Did you know that only about 6 percent of US grads leave college with a STEM based degree? When you take a look at Germany (28%), South Korea (37%) and China at a whopping 47% percent, you might start to get worried, especially with experts and workforce analysts predicting an even greater fissure between grads and jobs in the future.
STEM (Science, Technology, Engineering and Mathematics) matters to recruiters because it matters to employers. It matters to employers because it helps them compete on a global scale. If there are no qualified individuals available to fill the jobs for which employers are increasingly able to forecast their need, then who will? Obviously qualified folks, and not necessarily from the United States.
National labor statistics reveal a gap between STEM jobs and potential employees that will only grow wider if trends continue unchanged:
• STEM jobs are projected to grow twice as quickly as jobs in other fields in the next five years, according to the U.S. Bureau of Statistics.
• Eighty percent of jobs in the next decade will require significant technical skills.
• Of the 20 fastest growing occupations projected in 2014, 15 will require considerable science and/or mathematics preparation, according to the U.S. Department of Labor.
While colleges around the country are gearing up for more rigorous STEM training, often subsidized heavily by local philanthropists and corporations who see the veritable writing on the wall, high school graduates are often not able to take full advantage of these programs (meaning enrollments stay low) because they too are ill-prepared.
“Only one in five college students feel that their grade-school education prepared them very well for their STEM college courses,” says Doug Walls, FreightCenter.com’s chief information office, citing a recently published survey by Microsoft.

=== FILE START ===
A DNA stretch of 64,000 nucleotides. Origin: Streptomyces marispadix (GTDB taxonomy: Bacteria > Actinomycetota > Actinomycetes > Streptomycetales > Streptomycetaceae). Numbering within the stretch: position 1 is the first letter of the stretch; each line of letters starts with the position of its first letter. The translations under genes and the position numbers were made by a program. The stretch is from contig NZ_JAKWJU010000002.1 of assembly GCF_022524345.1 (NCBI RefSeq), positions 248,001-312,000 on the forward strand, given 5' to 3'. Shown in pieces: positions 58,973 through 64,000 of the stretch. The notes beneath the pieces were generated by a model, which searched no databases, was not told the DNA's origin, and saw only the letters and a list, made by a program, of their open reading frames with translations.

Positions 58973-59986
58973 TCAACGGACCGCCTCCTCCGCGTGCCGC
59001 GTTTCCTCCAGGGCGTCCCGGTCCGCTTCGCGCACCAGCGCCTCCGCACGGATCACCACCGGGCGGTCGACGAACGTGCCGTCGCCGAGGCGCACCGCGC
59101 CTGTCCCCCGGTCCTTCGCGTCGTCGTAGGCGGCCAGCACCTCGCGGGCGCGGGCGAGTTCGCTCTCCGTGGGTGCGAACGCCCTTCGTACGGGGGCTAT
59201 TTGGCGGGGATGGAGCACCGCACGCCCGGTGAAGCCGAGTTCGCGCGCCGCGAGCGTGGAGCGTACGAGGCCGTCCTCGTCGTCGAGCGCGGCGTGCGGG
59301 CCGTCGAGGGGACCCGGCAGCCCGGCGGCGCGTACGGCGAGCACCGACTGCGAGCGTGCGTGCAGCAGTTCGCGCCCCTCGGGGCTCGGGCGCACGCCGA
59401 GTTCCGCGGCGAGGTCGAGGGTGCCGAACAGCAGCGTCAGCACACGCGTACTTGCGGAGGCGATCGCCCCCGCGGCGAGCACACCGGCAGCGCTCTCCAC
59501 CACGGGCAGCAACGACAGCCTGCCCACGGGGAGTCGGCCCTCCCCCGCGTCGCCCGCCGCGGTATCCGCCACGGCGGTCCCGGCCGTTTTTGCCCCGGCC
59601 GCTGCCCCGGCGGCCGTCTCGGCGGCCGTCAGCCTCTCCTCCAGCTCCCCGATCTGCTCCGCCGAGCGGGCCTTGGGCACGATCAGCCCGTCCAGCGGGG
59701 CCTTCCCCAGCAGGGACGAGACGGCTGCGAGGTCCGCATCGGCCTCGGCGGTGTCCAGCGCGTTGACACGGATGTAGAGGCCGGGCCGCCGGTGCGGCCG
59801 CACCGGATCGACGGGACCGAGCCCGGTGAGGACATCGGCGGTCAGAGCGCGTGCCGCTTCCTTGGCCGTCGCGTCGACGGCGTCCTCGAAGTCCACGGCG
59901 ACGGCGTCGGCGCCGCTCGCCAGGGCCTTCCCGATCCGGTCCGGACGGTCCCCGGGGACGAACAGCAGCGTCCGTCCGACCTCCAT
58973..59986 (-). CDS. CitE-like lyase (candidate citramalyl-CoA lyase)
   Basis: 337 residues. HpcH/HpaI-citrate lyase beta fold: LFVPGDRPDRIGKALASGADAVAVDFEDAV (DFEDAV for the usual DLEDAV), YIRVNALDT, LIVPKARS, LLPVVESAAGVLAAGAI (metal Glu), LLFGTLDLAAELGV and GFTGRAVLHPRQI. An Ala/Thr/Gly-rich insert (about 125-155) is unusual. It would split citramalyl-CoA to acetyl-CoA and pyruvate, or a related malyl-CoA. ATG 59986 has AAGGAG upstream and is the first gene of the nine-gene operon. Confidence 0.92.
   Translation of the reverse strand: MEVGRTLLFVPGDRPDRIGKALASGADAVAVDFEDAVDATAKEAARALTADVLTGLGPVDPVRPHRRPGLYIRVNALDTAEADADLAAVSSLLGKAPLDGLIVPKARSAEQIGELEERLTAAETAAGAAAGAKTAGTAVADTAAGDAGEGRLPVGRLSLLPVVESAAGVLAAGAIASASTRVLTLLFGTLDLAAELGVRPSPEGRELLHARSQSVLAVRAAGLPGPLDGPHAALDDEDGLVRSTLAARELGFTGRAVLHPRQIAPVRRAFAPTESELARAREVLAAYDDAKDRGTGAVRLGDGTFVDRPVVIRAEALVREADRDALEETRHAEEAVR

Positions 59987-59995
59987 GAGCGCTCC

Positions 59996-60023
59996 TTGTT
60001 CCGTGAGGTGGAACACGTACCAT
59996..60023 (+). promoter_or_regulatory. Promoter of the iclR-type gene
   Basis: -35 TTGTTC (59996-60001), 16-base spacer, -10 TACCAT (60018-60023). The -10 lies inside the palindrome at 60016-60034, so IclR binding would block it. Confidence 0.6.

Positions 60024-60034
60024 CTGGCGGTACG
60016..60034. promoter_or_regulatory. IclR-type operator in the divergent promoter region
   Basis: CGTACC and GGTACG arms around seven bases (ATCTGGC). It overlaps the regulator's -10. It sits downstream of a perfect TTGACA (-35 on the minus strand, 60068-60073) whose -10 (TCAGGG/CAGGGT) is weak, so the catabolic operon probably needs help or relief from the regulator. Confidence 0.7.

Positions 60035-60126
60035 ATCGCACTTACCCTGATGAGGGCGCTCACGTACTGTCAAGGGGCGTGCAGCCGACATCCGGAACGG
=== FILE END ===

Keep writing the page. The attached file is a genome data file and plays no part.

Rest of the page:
Also in that study? A finding that shows students who pursue STEM degrees do so because they’re inspired by a class or a teacher. And 16 percent more males than females are interested in those fields.
So how does a recruiter or hiring manager prepare for the onslaught of potentially undereducated applicants in the STEM fields? Some ideas from Walls, who often sees informally educated applicants as a great hiring opportunity:
Look for natural aptitude. Tools like Remarkable Hire, Talent Bin and Entelo are all geared to give efficient insight specifically into these kinds of jobs. Online networks and cloud hosted snippets of code can now be analyzed and sourced.
Place someone straight out of college or technical school. Use your company resources to mold someone in the web development or IT department. Online learning modules, networks and even videos can expedite learning of basic-intermediate skills like Java, PHP and Python.
Keep emerging technologies in mind. While it may be difficult to recruit a project manager with ten years of experience, that person may not have the same insight into responsive design user experience as a less formally educated or experienced person. Continuing education, especially as new technology emerges, should be at the forefront of your organization for everyone.
Community and blog learning. While informal and difficult at times to measure, the Khan Academy, CodeAcademy, GitHub, StackOverflow and even YouTube all have tremendous resources available from beginners to advanced users. Even better than the learning opportunities such sites offer, is the ability to be part of a group that learns and teaches together.
In my opinion, business owners must get involved in the economic councils in their cities and do what they can to positively affect the education paths within their communities. Many mid size cities are already doing this. The long-term goals not only affect the next generation, but generations to come.